First published in 1990, this unique explanation of the rise of neoclassical economics views social change as an engine promoting change in theory. It attempts to develop a theory of the origins, consolidation and rise to dominance of the neoclassical school of thought. In so doing, it addresses the contest between the labour and utility theories of value; both are placed in historical context, and reasons are offered for the relative success of each in particular historical periods. It is argued that the eventual dominance of neoclassicism, a theory based on the social changes then taking place, resulted not from its scientific superiority but from its non-social perspective which ignores the social order upon which it depends.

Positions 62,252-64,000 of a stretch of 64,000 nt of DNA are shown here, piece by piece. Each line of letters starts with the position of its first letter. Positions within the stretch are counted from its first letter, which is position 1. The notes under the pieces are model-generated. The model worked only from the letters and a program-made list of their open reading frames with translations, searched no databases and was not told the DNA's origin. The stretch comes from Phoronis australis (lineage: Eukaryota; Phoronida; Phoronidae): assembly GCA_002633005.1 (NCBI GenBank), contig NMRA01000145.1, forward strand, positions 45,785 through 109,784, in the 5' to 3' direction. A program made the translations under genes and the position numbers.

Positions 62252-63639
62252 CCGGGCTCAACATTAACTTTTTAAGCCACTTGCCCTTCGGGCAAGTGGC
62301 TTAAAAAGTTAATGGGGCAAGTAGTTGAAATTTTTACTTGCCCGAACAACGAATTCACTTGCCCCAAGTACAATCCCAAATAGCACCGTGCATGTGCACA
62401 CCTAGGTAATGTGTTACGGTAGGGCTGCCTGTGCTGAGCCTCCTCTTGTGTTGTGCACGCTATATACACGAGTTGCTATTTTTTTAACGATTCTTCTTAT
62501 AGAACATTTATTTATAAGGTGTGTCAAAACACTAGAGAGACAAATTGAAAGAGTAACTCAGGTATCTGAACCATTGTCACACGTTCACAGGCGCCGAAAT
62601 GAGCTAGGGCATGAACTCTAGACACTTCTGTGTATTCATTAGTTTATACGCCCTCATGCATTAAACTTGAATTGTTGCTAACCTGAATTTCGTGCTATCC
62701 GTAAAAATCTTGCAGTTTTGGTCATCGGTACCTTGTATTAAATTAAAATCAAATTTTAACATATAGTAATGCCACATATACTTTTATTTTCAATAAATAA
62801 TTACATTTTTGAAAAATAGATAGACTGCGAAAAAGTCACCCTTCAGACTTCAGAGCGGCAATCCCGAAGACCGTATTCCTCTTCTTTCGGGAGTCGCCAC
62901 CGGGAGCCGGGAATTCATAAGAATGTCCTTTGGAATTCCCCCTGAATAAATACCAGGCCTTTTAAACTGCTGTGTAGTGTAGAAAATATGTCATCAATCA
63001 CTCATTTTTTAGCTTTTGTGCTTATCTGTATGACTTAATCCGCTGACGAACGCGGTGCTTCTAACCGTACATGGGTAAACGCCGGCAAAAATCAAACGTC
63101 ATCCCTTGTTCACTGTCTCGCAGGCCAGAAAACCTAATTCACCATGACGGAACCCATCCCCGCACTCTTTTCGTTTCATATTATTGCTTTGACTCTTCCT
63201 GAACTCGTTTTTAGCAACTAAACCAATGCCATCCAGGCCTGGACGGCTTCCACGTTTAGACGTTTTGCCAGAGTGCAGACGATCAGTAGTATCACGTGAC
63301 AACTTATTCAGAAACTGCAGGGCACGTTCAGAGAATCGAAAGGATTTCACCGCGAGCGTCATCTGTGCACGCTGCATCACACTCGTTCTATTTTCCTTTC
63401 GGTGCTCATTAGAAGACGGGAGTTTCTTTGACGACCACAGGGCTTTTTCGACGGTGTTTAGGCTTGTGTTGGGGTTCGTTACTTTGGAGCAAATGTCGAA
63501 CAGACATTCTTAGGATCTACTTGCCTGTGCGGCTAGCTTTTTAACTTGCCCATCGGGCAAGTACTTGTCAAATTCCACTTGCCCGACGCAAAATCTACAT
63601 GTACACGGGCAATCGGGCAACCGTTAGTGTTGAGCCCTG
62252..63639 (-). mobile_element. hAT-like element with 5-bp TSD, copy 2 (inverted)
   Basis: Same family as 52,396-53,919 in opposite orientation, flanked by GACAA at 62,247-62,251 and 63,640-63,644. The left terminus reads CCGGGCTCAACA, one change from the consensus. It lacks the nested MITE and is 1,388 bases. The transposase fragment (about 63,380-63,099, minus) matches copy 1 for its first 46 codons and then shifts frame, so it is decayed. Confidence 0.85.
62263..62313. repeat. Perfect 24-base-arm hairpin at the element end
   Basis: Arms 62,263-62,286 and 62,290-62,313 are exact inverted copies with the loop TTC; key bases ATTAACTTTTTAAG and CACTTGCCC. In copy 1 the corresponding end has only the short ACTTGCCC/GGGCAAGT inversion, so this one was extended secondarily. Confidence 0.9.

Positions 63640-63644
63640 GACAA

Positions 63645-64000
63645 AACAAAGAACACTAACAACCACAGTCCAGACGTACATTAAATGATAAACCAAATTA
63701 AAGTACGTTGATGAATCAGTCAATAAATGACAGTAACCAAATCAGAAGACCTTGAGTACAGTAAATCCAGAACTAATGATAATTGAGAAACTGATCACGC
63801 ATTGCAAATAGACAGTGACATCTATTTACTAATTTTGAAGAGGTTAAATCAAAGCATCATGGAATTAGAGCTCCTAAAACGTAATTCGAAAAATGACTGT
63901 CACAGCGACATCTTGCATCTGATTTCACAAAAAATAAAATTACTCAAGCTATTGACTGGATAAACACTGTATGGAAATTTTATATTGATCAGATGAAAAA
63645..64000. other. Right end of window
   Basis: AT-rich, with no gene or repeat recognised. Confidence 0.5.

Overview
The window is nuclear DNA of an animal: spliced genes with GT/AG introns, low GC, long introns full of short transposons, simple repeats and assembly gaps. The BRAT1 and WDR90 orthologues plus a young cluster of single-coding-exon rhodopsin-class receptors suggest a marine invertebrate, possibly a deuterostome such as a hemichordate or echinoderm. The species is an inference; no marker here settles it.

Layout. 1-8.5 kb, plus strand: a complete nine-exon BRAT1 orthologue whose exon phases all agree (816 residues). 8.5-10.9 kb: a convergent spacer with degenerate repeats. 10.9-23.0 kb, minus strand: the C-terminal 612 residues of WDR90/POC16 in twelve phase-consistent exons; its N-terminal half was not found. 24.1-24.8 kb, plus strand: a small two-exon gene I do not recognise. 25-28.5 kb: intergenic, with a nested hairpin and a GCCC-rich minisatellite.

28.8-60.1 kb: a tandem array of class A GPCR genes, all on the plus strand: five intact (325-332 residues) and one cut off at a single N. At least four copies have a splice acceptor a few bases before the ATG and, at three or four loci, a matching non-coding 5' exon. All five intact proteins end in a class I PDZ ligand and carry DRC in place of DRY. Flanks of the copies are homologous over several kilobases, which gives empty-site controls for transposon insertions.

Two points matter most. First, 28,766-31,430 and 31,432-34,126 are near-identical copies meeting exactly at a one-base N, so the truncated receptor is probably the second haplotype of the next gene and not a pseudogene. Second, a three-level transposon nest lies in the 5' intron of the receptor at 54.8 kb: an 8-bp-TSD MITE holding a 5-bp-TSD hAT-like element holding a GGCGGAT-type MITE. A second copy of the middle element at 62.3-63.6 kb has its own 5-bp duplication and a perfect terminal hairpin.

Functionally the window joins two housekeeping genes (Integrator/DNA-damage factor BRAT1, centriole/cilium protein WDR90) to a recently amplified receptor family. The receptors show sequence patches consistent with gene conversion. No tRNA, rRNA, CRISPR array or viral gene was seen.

Table of Contents
1. On the Origin and Dissemination of Ideas 2. Capitalism, Science and Fraud 3. The Theory of Value from the Heroic Age to the Industrial Revolution 4. The Interregnum: From Smith to Ricardo 5. The Dissolution of the Labor Theory of Value and the Rise to Dominance of Utility 6. The Consolidation of 1870-1900 and the Rise of Monopoly Capital